Kickstarter has become the primary (and best) place to fund your independent, creative project. The beauty of Kickstarter (and other crowd-funding sites like IndieGoGo), is that it gives both independent artists and entrepreneurs the opportunity to undertake projects that may not otherwise see the light of day and also gives potential audiences, customers, and clients the ability to fund projects that they themselves want to see happen. It's the elimination of middlemen, gatekeepers, and the status-quo. It is the creation of a new freedom for creative projects and products. For backers and the artistically inclined, it's the best place to support the arts and independent artists.
I've been a follower and backer on Kickstarter for a while now, but in my preparation to launch my first ever Kickstarter campaign, I watched and studied dozens of Kickstarter campaign videos to pull best practices and approaches for a successful crowdfunding campaign. But, since this was my first campaign, I decided to pull in crowdfunding expert Nathaniel Hansen to offer tips on how to make a kickass Kickstarter video. Nathaniel is an independent filmmaker from Boston who has been a part of dozens of successful Kickstarter campaigns, has a forthcoming book about crowdfunding on the way, and just launched his own Kickstarter campaign—an interactive documentary on the small Hawaiian town of La'ie. Let's get to it:
Both a blessing and a curse (and the nature of crowdfunding), Kickstarter campaigns are often successful due to the emotional connection potential backers have with the project creators. You could have a great project, but if you come off as incompetent, arrogant, or disingenuous, backers are going to have a difficult time connecting to your project. "Be yourself! That's rule number one," says Hansen. "People are backing you, your story, and your vision. The pitch video may very well be your only chance to have a 'face to face' interaction with them. Remember that tone is important. Think about your target audience, how you want the project to be viewed and represented, and move forward accordingly. A good example of appropriate tone is Tim Shafer's Double Fine Adventure Game pitch and update videos."
Be sure to be true to your project. Are you making a comedy series? Then you better be funny. If you're putting a new product into production? Then you better show it off and convince people it works. Be yourself and show why you're going to be successful.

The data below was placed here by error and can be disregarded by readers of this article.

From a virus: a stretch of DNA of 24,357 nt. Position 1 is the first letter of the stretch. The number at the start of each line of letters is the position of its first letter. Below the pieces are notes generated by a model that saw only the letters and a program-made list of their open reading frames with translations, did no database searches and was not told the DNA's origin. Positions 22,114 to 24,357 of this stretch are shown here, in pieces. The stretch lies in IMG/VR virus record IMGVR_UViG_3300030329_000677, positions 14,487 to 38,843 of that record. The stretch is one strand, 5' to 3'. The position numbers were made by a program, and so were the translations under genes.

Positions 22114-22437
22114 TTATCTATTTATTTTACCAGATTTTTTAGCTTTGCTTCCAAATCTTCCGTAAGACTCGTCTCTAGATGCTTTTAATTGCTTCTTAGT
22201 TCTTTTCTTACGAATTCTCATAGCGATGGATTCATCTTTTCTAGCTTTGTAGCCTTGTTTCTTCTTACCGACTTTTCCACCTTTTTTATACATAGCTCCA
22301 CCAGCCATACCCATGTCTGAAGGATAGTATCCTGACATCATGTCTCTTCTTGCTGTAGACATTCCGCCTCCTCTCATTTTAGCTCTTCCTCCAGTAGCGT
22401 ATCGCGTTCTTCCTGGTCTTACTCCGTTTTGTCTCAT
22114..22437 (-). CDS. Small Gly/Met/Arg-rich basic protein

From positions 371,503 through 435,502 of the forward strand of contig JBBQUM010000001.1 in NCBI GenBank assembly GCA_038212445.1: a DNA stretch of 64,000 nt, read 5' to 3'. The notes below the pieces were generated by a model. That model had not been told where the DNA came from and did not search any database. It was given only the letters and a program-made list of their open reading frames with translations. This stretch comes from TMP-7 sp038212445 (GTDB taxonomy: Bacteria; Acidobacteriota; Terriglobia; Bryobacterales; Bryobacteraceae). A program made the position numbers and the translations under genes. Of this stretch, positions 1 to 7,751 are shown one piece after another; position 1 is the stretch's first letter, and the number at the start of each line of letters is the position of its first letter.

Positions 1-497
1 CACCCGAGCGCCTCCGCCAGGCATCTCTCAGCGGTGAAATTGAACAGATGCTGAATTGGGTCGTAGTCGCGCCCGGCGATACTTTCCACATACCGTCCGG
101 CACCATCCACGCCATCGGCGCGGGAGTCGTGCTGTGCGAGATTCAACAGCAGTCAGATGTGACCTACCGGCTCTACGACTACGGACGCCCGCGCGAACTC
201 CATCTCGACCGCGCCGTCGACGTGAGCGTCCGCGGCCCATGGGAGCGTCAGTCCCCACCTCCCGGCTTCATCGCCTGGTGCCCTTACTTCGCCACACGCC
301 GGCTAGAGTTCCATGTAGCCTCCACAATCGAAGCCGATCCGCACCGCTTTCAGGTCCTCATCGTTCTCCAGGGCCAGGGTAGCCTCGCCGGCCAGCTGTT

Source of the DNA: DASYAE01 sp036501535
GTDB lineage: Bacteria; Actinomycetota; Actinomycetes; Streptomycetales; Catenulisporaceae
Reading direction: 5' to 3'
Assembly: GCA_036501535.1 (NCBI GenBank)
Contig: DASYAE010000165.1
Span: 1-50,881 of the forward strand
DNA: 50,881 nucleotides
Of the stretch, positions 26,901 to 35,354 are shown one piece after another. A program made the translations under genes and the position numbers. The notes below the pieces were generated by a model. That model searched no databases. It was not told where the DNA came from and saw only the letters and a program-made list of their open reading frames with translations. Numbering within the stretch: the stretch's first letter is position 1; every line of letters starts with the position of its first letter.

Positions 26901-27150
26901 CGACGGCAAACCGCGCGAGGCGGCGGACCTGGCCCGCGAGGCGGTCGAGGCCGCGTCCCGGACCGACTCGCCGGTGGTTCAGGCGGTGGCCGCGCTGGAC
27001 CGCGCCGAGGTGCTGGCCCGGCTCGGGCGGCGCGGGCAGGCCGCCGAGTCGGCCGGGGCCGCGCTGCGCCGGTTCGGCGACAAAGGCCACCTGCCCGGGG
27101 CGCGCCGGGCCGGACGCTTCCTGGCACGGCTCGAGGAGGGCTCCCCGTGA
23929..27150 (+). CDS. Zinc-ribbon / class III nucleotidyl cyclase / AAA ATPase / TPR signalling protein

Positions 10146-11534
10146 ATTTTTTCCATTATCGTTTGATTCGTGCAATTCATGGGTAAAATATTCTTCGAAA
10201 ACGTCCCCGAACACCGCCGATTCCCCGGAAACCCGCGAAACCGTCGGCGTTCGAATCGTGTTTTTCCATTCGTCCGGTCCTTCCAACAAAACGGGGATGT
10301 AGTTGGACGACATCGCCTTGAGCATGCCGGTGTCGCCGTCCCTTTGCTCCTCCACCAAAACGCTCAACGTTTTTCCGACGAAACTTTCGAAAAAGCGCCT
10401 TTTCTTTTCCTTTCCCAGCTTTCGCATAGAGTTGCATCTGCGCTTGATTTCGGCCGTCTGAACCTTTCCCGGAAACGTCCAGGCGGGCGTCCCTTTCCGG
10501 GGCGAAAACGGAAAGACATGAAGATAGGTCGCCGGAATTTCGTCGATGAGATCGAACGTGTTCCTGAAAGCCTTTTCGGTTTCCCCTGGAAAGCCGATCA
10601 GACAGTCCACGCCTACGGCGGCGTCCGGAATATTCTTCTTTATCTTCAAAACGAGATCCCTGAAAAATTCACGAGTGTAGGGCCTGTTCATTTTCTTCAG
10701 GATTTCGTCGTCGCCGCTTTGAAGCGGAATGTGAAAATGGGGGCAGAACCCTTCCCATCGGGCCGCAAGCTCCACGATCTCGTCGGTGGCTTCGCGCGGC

"I always advocate finding a team to help you with your video and updates, especially those who make media professionally or even as a hobby," says Hansen. "This will remove much of the stress of creating the video from your plate as you delegate to those with skills beyond your own. But if you're a one-person team, and you'll be filming yourself with your webcam or phone, be absolutely certain you have decent lighting (natural or otherwise) and good clean audio. You don't need special effects or a fancy camera, but people have to be able to see you and hear you. Again, I always advocate asking for help in this department, or even paying for help. It's your first and possibly only chance to make a lasting impression and convince people to back your project."
In short, you don't have to create a Hollywood production for your Kickstarter campaign video, but you can't frustrate the viewer with poor video and sound quality.
People are busy, so don't waste their time.
"The surest way to have an awesome Kickstarter video (and therefore engage an audience and raise some dough) is to make it compelling right from the start," says Hansen. "It doesn't need to be an action-thriller, but the video should pull the viewer in so they aren't moving on to the next Internet thing (i.e., Ron Swanson quotes). Show off what you do best, whether it's an awesome product, a never-before-made interactive feature, or an epic shot of Angkor Wat. If the viewer is with you after 10 seconds, then at least they may hear what your awesome project entails or your initial plea for their support. If they don't get to that point, you don't have a chance, so make sure you capture their attention quickly."
So keep it snappy and make it engaging. Don't lose your audience in the first 10 seconds.
"I think one of the most common mistakes in campaign videos is poorly planned or simply not thought through the content or audience," says Hansen. "A second is poor production quality to the point where it's completely distracting. This is especially true of multimedia projects, or projects looking to raise very large sums of money. Your job in the video is to inspire action on the part of the viewer. If you don't inspire confidence because the video is lackluster, disingenuous, or unplanned (notice I didn't say unscripted—that can work, but is usually carefully planned). Again, this is your chance to make an impression—so don't blow it!"
Good luck and give me a shout (or tell us about it in the comments) if you have great examples of Kickstarter projects and practices: firstname.lastname@example.org.
—Kerrin Sheldon is an independent filmmaker and photographer and the cofounder of Humanity.TV, an authentic travel series that is currently crowd-funding to revolutionize travel shows and travel content for tablets. Support independent artists and back Humanity.TV here: Humanity.TV: Inspiring Authentic Travel Through Local Stories.
—Nathaniel Hansen is an award-winning filmmaker and media artist. Since 2010, Nathaniel has helped his colleagues raise over $500,000 on Kickstarter and is frequently sought out as a speaker and consultant for crowdfunding. He is currently expanding his best Kickstarter practices and techniques into an 80-page ebook. Check out his current Kickstarter campaign Kupuna, an interactive documentary that documents the small Hawaiian town of La'ie through the experiences and collective memories of its elderly, indigenous residents.
[Image: Flickr user Dmal]